Whole families are recruited for combat duty in different areas of the country. It might be a brother and a sister fighting in Gaza or a father in Judea and Samaria while another brother is fighting on the Lebanese border. If you ask soldiers who have lost their siblings in combat if they wish to go back to fight after the shiva, they do not hesitate, even though it is so hard on the parents. This demonstrates the dedication of Israeli citizens and their wish to complete the task of exterminating the Hamas, while at the same time knowing their family member did not die in vain. The grief is intergenerational and we are even acquainted with grandparents whose grandchildren are in combat and they are given the opportunity to go to workshops that help them with their anxiety.

In a Knesset Committee it was recently reported That many survivors from the Nova party have taken their own lives. Others continue to experience the trauma of the horrific events. They cannot sleep nor eat. Many were sexually abused and even though they were not murdered they continue to experience the pain- the sights, voices- cries for help and the fear. They are in a sense also fighters who awaken to a new existence everyday and continue to fight for their existence.

At the military cemeteries there is one funeral process after another and the families are asked to leave the site to make room to prepare for the next funeral. Wounded soldiers arrive in ambulances, on hospital beds or wheelchairs in order to eulogize their fallen comrades.

The reservists who return home after months of combat are having troubles adjusting because this war, like the War of Independence, is very meaningful. It is the most justified war our homeland has encountered. Upon their return there is a big downfall in physical and mental energy. A stranger cannot understand this. These soldiers were disconnected from normal civilian routine for a long time and they had difficult and intimate experiences with their combat mates. They have lost friends and did not have time to mourn. They must release the stress they were exposed to. They are back in body but not always in spirit. They also might be recruited again in the near future to the southern or the northern front, the war is not over. Many men who were injured worry about their future fertility and sexual functioning.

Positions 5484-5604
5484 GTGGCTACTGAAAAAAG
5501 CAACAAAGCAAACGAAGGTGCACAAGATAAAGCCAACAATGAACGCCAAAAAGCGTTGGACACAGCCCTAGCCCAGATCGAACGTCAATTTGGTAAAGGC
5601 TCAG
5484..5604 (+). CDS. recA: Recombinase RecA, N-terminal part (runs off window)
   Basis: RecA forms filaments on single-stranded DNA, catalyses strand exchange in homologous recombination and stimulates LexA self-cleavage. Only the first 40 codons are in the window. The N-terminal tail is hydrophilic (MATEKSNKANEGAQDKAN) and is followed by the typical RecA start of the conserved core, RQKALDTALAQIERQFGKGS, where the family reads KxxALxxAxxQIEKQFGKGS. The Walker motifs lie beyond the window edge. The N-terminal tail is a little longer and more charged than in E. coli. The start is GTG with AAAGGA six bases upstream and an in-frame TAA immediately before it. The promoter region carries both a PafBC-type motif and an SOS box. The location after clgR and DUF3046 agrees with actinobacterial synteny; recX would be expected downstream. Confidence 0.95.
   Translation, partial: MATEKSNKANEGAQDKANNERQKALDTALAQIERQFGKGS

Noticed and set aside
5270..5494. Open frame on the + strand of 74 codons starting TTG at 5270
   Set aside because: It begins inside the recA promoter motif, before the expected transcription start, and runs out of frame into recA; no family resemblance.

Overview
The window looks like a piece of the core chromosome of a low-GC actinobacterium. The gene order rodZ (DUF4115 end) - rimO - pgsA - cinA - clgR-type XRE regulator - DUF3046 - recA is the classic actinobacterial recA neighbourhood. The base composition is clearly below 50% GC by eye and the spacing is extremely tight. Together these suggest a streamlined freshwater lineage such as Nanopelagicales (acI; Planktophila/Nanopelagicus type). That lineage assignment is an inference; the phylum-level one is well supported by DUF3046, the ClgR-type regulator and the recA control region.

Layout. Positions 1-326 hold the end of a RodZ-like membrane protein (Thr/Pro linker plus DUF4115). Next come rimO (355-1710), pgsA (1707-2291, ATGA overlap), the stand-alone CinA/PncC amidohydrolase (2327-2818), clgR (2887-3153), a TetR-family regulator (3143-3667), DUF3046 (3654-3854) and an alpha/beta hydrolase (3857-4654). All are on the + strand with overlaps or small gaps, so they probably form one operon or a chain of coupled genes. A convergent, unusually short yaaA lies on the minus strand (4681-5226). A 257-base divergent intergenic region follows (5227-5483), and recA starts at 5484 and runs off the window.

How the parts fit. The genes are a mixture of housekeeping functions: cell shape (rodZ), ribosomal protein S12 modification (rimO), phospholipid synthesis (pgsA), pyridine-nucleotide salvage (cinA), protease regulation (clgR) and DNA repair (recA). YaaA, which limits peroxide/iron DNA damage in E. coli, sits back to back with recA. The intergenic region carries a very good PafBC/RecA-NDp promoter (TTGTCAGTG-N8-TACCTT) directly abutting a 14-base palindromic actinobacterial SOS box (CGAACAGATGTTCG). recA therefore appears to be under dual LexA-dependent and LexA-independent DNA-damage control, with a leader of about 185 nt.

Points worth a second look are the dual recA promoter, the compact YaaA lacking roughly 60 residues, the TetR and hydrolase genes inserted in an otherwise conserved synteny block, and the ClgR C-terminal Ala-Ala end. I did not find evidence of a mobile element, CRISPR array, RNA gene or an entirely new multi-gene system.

They entertain such existential thoughts as would it be better that I am killed in action before I have children and leave no descendants, or losing my life and leaving behind orphans. Dozens of children remain orphaned from both parents. They also have witnessed their family members being murdered and their homes burned down. Years ago, Solly treated and did a follow up on a family where both parents were murdered in a terrorist attack. Even though the children were adopted by loving relatives they suffered from survivor guilt and this expressed itself in such phenomena as dropping out of school, turning into juvenile delinquents and having trouble in intimate relations.